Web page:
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More Here Comes Everybody: The Powe... reviews
Quick Tip by . July 08, 2010
An excellent & intelligent book about some of the new tech tools and how everything comes together. Use it right & you will have power unimagined. Understanding the way humans react and communicate is the key to using some of the tools available on social media. The world is changing big time. A very readable book. I didn't buy the book, it's on the shelves of the libraries.
Quick Tip by . June 12, 2010
Good read for anyone trying to understand the modern age of coming together online
review by . September 06, 2008
Unless you've been living under a rock over the past few years, you would have noticed an explosion in ways that people interact, collaborate and exchange information online. We are probably undergoing the greatest technological shift since the advent of e-mail, and it'd probably hard to grasp all the ramifications that profound new change is heralding. Every year now, or sometimes every month, several new information terms and products enter our collective consciousness, terms like blog, Twitter, …
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About this book


Blogs, wikis and other Web 2.0 accoutrements are revolutionizing the social order, a development that's cause for more excitement than alarm, argues interactive telecommunications professor Shirky. He contextualizes the digital networking age with philosophical, sociological, economic and statistical theories and points to its major successes and failures. Grassroots activism stands among the winners—Belarus's flash mobs, for example, blog their way to unprecedented antiauthoritarian demonstrations. Likewise, user/contributor-managed Wikipedia raises the bar for production efficiency by throwing traditional corporate hierarchy out the window. Print journalism falters as publishing methods are transformed through the Web. Shirky is at his best deconstructing Web failures like Wikitorial, theLos Angeles Times's attempt to facilitate group op-ed writing. Readers will appreciate the Gladwellesque lucidity of his assessments on what makes or breaks group efforts online: Every story in this book relies on the successful fusion of a plausible promise, an effective tool, and an acceptable bargain with the users. The sum of Shirky's incisive exploration, like the Web itself, is greater than its parts.(Mar.)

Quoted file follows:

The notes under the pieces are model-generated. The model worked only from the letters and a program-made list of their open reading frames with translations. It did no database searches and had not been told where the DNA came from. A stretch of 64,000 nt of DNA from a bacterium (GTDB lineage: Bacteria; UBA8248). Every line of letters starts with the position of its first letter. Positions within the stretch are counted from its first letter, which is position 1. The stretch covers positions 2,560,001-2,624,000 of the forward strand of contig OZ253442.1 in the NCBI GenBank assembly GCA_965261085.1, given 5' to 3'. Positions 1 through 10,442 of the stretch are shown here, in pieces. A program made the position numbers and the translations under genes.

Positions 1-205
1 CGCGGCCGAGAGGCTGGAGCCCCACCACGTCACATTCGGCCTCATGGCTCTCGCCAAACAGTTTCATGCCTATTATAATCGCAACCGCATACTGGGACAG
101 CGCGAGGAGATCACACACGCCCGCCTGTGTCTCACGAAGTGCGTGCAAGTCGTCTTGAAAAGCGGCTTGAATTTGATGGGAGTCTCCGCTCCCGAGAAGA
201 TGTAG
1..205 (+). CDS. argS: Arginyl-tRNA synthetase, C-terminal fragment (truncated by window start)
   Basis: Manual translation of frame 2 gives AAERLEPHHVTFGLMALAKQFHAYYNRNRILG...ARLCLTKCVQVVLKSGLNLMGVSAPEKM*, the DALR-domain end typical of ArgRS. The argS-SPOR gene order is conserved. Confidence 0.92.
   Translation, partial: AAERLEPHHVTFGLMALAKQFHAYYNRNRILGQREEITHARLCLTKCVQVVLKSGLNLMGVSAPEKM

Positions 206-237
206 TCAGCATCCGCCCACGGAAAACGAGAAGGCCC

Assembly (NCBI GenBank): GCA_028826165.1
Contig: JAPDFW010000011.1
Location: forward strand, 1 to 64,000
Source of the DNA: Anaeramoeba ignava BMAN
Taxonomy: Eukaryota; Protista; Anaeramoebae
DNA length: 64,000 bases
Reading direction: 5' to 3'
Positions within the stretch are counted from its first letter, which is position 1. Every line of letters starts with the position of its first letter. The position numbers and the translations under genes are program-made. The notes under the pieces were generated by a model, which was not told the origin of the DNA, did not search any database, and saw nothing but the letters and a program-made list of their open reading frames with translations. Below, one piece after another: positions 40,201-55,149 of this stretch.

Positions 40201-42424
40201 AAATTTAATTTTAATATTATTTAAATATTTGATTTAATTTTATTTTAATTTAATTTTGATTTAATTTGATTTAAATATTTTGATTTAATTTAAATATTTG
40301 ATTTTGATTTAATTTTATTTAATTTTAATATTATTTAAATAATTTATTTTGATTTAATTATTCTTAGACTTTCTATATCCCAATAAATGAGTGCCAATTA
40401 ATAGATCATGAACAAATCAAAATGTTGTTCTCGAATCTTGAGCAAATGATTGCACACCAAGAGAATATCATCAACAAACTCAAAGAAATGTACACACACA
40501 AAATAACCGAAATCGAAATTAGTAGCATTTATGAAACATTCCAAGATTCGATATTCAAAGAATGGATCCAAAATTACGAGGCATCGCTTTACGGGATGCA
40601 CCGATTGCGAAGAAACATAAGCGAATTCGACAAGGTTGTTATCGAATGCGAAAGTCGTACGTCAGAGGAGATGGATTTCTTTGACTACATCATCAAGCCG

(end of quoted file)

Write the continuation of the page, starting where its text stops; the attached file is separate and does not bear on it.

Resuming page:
Copyright © Reed Business Information, a division of Reed Elsevier Inc. All rights reserved.
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ISBN-10: 1594201536
ISBN-13: 978-1594201530
Author: Clay Shirky
Publisher: Penguin Press HC, The